Protest of Michael Brown Shooting Closes Streets Near Verizon Center

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A protest over the death of Michael Brown, the unarmed black teen shot to death by police in Missouri, closed a portion of 7th Street by the Verizon Center.  (credit: Scott Olson/Getty Images)

A protest over the death of Michael Brown, the unarmed black teen shot to death by police in Missouri, closed a portion of 7th Street by the Verizon Center. (credit: Scott Olson/Getty Images)

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LANHAM, Md. (WNEW/AP) — A number of vigils were held in Washington Thursday night by protesters angry over the death of an unarmed black teen shot by an officer.

A portion of 7th Street near the Verizon Center in northwest was closed around 9 p.m. as hundreds of protestors demonstrated peacefully in honor of Michael Brown, police say. Authorities reopened the stretch of road around 10 p.m. after the demonstrators dispersed.

Gallery: D.C. Stands Together for Mike Brown

The vigils came as President Barack Obama spoke publicly for the first time about Saturday’s fatal shooting of Brown and the subsequent violence that shocked the nation and threatened to tear apart Ferguson, Missouri a town that is nearly 70 percent black patrolled by a nearly all-white police force.

Obama said there was “no excuse” for violence either against the police or by officers against peaceful protesters.

Earlier Thursday, Obama appealed for “peace and calm” on the streets of the St. Louis suburb.

Like last year’s Trayvon Martin shooting, social media brought international attention to a tragedy that might otherwise have been known only to the immediate community. Ferguson spawned a proliferation of hashtags and was the dominant subject Thursday on Twitter, Facebook and other sites. Journalists and protesters offered real-time pictures, videos and text reports, and the world responded, often in outrage.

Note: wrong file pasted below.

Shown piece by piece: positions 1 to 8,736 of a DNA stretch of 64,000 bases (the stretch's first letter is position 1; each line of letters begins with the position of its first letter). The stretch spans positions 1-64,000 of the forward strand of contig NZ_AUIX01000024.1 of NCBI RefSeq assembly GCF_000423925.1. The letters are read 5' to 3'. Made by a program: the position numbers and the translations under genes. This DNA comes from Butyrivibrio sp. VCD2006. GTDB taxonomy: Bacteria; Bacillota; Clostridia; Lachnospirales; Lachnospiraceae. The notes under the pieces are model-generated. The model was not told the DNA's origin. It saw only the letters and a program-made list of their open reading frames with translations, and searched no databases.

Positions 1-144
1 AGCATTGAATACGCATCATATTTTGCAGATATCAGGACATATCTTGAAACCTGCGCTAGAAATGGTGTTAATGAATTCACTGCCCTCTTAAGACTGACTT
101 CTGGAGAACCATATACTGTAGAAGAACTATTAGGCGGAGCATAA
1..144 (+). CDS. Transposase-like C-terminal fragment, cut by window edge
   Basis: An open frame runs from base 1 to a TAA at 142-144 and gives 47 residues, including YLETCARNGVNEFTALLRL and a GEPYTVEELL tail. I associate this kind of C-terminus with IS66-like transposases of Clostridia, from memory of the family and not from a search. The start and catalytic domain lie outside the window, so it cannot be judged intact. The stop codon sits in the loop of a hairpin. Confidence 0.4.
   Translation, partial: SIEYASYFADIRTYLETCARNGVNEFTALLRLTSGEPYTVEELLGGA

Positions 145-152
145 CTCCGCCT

Police have said Brown was shot after an officer encountered him and another man on the street. They say one of the men pushed the officer into his squad car, then physically assaulted him in the vehicle and struggled with the officer over the officer’s weapon. At least one shot was fired inside the car. The struggle then spilled onto the street, where Brown was shot multiple times.

The officer involved was injured, with one side of his face swollen, Jackson said.

Dorian Johnson, who says he was with Brown when the shooting happened, has told a much different story. He has told reporters that the officer ordered them out of the street, then grabbed his friend’s neck and tried to pull him into the car before brandishing his weapon and firing. He says Brown started to run and the officer pursued him, firing multiple times.

Attorney General Eric Holder has said federal investigators have interviewed eyewitnesses to the shooting. A person familiar with the matter, who spoke on condition of anonymity because the investigation is ongoing, said federal authorities have interviewed Johnson.

Holder spoke by telephone Thursday with Brown’s family to offer condolences and to tell them that the Justice Department was committed to a full and independent investigation.

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(TM and Copyright 2014 CBS Radio Inc. and its relevant subsidiaries. CBS RADIO and EYE Logo TM and Copyright 2014 CBS Broadcasting Inc. Used under license. All Rights Reserved. This material may not be published, broadcast, rewritten, or redistributed. The Associated Press contributed to this report.)

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